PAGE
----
Now fast forward to today. They might have broadband Internet and can have most anything they find on the web delivered. Great start.

If they were to get a Neighborhood EV - which are now legal in CA and take only pennies to power, they'd have a way to get to the local shops easy, and even a way to get to a transit stop or station. Carsharing (hourly car rental) hasn't worked well in these settings, because few have a convenient way to reach the cars. The NEV makes that possible. Yes our NEVs cost $7K, but when a Tata Nano can be sold for $2K do we have so little imagination that we can't see $4K (super golf carts) NEVs being used to get around locally?

Sure a rental bike, scooter or little car would be great if they took the train to Fullerton or into LA for the last mile.

And these mobile phones are enabling folks to find rides with neighbors if they don't want a NEV (see www.avego.com).

If you couple many of the alternative modes reaching the market into a system, you have the start of a system that can be supplemental and reduce the need to own a car.

For our 50+ million commuters, just having car sharing at work makes riding to work a better proposition, as then the commuter has access to wheels when needed to leave work for lunch or go home for some reason.

Smaller vehicles may need special lanes or some traffic calming. We put a man on the moon, is a bucket of yellow paint to make some stripes out of the question in our neighborhoods, where traffic should be driving like boats behave in the harbor anyways.

Small EVs can get beyond 400 mpg and cost less than $5K. Bus-Rapid Transit systems can run from station to station on our great highway system and connect folks to the local mile modes. Make transit work better (we know 80% of Americans can't get to or from transit with ease - but local vehicles and smart local transit can fix that), and you will have less cars on the freeway.

There is nothing impossible about what has been discussed. It is not a system design that takes personal motorized transportation away. Given the state of the country and world economy, is the alternative more road building and more emissions? Or powering those cars with 20% load factor with nuclear power as they sit in traffic. This is not a vision that requires elevated freeways or dramatic improvements in infrastructure. Even smaller local vehicles will enhance public interaction in the community hubs and create better "villages".

The smart multimobility future is viable, solves transport problems in a comprehensive
manner and is completely doable. Yes, it will change the patterns of how people move. It will strengthen local communities. It will make it nicer for people to walk or ride a bike in the future. And the community mobility hubs will be wonderful places for a community to gather.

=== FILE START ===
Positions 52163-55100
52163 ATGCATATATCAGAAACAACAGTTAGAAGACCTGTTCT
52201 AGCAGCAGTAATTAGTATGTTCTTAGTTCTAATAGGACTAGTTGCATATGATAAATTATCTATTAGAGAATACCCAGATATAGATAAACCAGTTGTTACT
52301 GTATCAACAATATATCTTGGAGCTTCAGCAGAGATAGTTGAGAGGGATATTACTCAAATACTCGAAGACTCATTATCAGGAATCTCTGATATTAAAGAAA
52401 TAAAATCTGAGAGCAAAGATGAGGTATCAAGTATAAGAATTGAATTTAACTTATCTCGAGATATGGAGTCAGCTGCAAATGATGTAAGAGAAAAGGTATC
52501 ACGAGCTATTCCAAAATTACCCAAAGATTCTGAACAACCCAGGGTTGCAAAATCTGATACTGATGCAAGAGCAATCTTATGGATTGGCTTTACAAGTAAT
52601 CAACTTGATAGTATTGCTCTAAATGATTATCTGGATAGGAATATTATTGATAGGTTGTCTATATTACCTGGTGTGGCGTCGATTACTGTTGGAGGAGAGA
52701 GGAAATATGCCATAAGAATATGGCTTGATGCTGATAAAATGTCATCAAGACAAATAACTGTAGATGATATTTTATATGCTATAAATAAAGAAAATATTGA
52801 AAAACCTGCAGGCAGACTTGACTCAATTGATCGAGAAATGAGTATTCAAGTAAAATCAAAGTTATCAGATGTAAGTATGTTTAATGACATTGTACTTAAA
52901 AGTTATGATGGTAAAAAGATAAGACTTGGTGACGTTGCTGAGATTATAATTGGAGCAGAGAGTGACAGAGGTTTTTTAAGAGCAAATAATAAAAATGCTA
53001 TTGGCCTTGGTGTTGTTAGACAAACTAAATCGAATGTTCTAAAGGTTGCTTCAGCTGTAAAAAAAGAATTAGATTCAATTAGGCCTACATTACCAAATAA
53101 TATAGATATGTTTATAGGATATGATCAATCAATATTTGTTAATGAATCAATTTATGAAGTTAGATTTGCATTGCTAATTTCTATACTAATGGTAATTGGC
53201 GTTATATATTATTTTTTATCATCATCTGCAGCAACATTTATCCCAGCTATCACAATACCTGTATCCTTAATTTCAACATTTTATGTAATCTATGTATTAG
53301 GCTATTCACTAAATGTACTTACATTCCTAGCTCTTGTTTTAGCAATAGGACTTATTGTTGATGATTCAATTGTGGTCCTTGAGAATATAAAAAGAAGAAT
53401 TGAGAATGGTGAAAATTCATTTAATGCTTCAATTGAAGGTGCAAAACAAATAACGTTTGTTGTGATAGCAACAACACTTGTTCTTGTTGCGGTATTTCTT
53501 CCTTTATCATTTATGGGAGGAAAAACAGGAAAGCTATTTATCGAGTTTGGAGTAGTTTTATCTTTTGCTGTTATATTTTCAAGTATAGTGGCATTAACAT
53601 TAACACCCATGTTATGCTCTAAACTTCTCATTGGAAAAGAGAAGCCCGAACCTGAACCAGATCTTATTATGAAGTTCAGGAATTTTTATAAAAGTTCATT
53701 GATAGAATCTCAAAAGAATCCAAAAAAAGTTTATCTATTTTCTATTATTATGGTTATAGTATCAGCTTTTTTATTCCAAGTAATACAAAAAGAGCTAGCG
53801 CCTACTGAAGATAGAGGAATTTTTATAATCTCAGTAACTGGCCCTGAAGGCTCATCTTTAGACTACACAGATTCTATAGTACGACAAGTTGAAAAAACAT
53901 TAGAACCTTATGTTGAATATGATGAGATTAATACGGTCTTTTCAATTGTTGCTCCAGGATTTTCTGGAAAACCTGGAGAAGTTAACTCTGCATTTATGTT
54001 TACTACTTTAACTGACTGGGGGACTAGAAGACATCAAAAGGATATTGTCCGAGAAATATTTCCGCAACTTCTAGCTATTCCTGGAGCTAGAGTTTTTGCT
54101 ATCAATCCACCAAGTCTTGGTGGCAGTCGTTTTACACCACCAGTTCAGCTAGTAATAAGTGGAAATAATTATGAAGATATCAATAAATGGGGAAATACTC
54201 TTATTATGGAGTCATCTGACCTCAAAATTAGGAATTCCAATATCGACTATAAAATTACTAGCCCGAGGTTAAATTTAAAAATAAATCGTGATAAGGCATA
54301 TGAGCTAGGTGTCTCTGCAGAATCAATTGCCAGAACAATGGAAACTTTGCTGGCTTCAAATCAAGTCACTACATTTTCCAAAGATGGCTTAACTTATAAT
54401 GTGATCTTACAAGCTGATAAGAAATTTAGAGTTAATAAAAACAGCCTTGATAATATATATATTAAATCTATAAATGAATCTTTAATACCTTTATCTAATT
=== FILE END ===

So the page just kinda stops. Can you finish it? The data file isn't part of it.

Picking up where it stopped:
The foundation of this system could be installed across the USA in just a few years with the right funding. (Even little EVs can be winterized with the proper capital investment)

How many things do we use everyday that were said to be impossible? I'm using one right now, my personal computer.

Perry Goldschein, CSR

How about Segway and GM's new two-wheel urban personal transportation initiative (with optional "smart network") -- what do you think of that? Read at http://bit.ly/8RFWG

Also, anyone not familiar with the UC Davis Institute of Transportation Studies should check them out -- they've been studying these issues for more than two decades I believe... http://www.its.ucdavis.edu

Michael Norvell

Excellent article Joel! Don't forget vanpooling as one of the tools in a package of sustainable mobility solutions.

Mark Petry

Great post and opens the door to a discussion that is really critical - there are interlocking dynamics of social, economic, and infrastructure models, all of which are to some extent obsolete.

The real solution will (in my opinion) be a combination of behavior change (people work at home 2-3 days/week) drive MUCH smaller "cars" with plug in hybrid power plants, and use alternatives such as bicyles or scooters when trip distance, weather, or passenger requirements permit.

I live on a small island in the PacNW, and have been trying to get an electric car co-op started here. 80% of trips are under 5 miles, under 35 mph, and terminate in just a few destinations (ferry terminal, school, grocery store). An ideal venue for electric cars. However the lack of "community support" in the form of public charging infrastructure makes it a very hard sell for the average person - they just don't see an EV as a viable alternative. Will it take $5/gallon gas to get people to change their behavior ? Seems to me that is the limiting factor.

Again, great post, a critical topic for our times.

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Electric bicycle

I totally agree with you, i thikn that thinking is better put in practice in the european countries. In China people mostly use bikes only because it is more affordable, but in the europeans countries they use it for better mobility, and we have to start thinking more about that as gas become more and more expensive.

Car Transporters

Mobility also translates to how car dealers and car manufacturers conveniently transport vehicles from one place to another.